With the exception of Jimmy Graham (New Orleans) and Dennis Pitta (Baltimore), both of whom were kept away from the market, the veteran free-agent tight end class really wasn’t overwhelming.  

    Some veterans who remain on the market include Owen Daniel, who was cut by the Texans, Baltimore’s Ed Dickson, Green Bay’s Jermichael Finley and Carolina’s Ben Hartsock.

    Of that group, Finley might be the most appealing, but there remain questions as to when he’ll be cleared to return following the neck surgery he had last year.

    While a majority of Giants fans would probably rejoice if North Carolina's Eric Ebron landed with the Giants, that would probably have to happen in Round 1, a scenario I don’t think happens given the unsettled state of the offensive line.

    Instead, the Giants will look at getting a tight end on the second day of the draft; a prospect they might be eyeing is Notre Dame’s Troy Niklas (6’6”, 270 pounds).

    As I noted in my most recent mock draft (which has since been blown to smithereens thanks to the team’s free agency activity), Niklas has exceptional size for the position and, per NFL Draft Scout, has experience playing multiple roles.

    If new Giants offensive coordinator Ben McAdoo is looking for versatility, Niklas, a former defensive player and nephew of Hall of Fame offensive lineman Bruce Matthews, would be a perfect fit given his ability to fight and win many of his one-on-one matchups.

    Another Irish prospect that could fit the Giants is offensive lineman Zack Martin (6’4”, 308 pounds), who lined up at left tackle in college but projects to left guard in the NFL.

    Although the Giants signed Geoff Schwartz to fill the left guard spot, as I previously noted, the offensive line is far from being settled.

    While there is optimism left tackle Will Beatty “should be ready” for the start of training camp (per Ralph Vacchiano of the New York Daily News), that remains to be seen. 

    If Beatty is not ready, the Giants will need to move their line around. A likely scenario could see Justin Pugh sliding over to left tackle, a position he played at Syracuse, and Schwartz moving to right tackle, a position he played for the Panthers during the 2009 season.

    If the Giants were to grab Martin, who appears to have the tools to be a Day 1 NFL starter, he would probably project to that left guard spot. 

    If Beatty turns out to be ready, the selection of Martin would be a nice fallback plan should right guard Chris Snee’s comeback attempt fall short. In that instance, Schwartz could move to right guard with Martin still stepping in at left guard.

April 19: Virginia Tech

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    Defensive tackle wasn’t the only front-four spot to take a hit this offseason.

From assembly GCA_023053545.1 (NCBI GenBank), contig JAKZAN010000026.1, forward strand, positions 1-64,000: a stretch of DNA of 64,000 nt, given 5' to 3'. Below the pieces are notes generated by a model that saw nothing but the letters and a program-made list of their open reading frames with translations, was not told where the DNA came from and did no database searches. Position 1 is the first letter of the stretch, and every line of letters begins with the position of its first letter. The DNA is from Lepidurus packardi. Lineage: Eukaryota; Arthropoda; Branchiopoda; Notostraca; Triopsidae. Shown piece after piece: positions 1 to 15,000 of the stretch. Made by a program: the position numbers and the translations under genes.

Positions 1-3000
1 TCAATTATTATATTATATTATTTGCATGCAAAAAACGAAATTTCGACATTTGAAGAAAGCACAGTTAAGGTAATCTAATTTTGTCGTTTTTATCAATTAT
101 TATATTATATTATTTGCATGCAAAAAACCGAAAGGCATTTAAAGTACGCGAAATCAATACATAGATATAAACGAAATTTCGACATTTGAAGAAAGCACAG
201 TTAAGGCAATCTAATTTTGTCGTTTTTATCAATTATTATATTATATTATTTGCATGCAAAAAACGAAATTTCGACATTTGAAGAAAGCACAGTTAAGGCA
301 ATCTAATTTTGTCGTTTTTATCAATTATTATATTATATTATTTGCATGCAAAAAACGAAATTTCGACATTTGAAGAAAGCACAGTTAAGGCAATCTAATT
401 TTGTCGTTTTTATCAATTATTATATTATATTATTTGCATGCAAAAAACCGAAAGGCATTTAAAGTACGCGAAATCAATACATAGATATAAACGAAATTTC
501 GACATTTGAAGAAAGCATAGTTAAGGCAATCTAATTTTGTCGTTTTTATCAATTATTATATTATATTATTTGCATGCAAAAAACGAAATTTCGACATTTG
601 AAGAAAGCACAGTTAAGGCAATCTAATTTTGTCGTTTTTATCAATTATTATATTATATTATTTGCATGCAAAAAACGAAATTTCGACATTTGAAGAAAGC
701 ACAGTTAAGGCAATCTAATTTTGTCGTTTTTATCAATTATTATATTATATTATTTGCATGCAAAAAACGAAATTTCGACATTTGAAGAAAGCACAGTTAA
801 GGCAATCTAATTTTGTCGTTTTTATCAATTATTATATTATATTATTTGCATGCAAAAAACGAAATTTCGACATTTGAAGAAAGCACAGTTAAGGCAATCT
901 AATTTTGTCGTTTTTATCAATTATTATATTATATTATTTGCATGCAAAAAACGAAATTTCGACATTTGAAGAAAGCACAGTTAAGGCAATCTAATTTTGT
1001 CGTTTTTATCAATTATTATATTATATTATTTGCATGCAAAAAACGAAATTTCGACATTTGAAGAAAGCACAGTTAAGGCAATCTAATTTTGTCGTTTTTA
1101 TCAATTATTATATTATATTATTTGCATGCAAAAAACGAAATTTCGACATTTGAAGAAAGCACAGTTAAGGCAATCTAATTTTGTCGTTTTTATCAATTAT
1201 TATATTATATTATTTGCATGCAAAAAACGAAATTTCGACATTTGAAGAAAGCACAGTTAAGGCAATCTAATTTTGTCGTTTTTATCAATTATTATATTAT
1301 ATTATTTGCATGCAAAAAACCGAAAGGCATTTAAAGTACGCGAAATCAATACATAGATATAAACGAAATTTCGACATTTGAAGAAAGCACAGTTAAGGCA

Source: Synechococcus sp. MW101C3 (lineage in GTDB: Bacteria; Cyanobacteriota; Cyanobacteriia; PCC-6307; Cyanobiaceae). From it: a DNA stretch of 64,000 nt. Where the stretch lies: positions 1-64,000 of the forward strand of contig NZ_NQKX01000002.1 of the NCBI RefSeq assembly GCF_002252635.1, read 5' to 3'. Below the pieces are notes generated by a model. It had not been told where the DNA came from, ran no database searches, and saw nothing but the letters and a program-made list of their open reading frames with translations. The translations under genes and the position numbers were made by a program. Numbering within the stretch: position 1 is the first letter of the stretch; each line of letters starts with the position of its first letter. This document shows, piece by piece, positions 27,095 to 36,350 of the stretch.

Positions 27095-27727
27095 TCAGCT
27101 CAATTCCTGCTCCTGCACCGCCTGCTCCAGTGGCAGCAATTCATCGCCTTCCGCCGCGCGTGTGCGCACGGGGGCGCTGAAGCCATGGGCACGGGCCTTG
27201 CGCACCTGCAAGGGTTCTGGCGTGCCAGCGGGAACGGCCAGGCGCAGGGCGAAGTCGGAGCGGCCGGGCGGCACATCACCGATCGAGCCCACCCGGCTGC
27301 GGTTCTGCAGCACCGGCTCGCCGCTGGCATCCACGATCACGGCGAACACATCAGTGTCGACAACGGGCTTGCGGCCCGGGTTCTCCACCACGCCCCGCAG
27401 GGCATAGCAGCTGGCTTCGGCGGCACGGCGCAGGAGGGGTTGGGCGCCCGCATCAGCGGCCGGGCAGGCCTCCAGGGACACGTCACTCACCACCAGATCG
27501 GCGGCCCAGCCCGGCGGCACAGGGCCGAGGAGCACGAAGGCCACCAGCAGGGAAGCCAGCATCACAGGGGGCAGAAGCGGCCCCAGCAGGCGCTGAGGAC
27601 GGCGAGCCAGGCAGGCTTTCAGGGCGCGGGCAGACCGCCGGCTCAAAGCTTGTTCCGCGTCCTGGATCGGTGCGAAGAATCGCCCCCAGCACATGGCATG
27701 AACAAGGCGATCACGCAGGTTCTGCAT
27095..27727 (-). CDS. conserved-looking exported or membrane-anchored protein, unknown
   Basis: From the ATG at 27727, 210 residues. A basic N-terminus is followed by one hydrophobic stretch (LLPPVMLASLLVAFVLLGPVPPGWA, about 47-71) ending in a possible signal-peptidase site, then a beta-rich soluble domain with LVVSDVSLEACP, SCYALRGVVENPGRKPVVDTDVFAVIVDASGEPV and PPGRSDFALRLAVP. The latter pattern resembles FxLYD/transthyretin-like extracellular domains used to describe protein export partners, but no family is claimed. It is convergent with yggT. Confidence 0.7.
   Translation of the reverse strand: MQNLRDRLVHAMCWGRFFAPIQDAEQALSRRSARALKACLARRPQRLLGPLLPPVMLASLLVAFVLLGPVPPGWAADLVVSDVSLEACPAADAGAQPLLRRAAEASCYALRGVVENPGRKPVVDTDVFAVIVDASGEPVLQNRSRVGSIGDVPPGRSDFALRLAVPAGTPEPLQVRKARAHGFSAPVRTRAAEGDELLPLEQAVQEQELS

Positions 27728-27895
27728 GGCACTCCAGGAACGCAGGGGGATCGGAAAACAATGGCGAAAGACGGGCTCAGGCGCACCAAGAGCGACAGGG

The departure of defensive end Justin Tuck, who headed west to Oakland, created a significant void in the Giants’ depth at the position.

    Damontre Moore, who logic dictates is the heir apparent to Justin Tuck’s starting job, is coming off shoulder surgery, as reported by The Star-Ledger.

    While he’s expected to be ready for camp, a concern that comes with any athlete rehabbing from a recent surgical procedure is how much time he will actually get to train versus how much is needed to rebuild lost strength.  

    The Star-Ledger also reported that Jason Pierre-Paul, who had set a Jan. 31 deadline for himself regarding whether to have surgery on his ailing shoulder that cost him the final five games of last season, decided to skip the procedure after making progress in his ailment by resting it.

    Mathias Kiwanuka, who per the New York Daily News agreed to a pay cut, was Pro Football Focus’ worst ranked 4-3 defensive end, finishing with a -28.1 overall grade.  

    Given all of this information, the defensive end situation isn't very settling, is it?

    While the Giants will probably add a veteran defensive end at some point during the second or third waves of free agency, it would be surprising if they also don’t address this position via the draft.

    If they’re looking to take a flier on a young prospect, Virginia Tech’s James Gayle (6’4”, 259 pounds) might be worth a gamble.

    Although Gayle doesn’t have ideal size, he’s powerfully built and has a natural explosiveness off the edge, observes NFL Draft Scout.

    However, Gayle also was described as being stiff when asked to drop into space and needs to build up his repertoire of pass-rushing moves.

     

    I am the senior editor for Inside Football. All quotes and information obtained firsthand, unless otherwise noted. Follow me on Twitter, @Patricia_Traina.